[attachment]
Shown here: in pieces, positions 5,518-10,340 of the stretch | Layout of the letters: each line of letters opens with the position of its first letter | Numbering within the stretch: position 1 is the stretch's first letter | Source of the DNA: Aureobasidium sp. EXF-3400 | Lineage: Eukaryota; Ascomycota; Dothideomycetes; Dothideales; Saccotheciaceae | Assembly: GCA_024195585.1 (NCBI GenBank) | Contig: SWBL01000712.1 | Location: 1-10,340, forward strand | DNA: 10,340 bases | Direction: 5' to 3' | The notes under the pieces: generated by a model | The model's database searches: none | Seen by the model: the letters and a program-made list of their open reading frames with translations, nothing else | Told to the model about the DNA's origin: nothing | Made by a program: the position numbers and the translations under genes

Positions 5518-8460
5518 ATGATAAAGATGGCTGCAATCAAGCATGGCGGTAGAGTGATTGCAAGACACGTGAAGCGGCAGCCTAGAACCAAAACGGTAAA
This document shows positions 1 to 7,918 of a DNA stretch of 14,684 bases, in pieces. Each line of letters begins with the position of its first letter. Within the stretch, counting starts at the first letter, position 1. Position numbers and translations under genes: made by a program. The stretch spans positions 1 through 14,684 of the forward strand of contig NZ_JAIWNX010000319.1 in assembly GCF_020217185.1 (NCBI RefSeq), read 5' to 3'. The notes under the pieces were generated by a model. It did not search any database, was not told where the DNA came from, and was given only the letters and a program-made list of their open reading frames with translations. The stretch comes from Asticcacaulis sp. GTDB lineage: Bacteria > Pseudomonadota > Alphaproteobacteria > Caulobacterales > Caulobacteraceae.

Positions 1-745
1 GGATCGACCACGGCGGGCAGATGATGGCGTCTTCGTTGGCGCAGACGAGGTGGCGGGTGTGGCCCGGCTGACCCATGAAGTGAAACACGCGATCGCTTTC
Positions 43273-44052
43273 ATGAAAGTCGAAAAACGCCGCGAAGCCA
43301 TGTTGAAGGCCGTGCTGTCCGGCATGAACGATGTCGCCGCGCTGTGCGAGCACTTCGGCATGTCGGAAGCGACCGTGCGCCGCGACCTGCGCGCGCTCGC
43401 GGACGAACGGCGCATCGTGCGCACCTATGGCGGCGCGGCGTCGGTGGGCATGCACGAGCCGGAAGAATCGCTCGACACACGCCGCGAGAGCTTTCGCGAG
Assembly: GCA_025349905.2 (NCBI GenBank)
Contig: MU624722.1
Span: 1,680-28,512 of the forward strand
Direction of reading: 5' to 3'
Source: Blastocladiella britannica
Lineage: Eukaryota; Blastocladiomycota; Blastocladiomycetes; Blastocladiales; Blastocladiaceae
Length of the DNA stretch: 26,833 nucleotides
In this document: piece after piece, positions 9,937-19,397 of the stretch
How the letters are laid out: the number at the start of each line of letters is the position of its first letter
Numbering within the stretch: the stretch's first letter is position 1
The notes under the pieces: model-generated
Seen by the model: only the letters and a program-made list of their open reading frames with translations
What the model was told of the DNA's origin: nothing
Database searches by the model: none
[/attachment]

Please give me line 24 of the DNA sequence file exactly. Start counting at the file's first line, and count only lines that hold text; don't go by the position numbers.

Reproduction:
Database searches by the model: none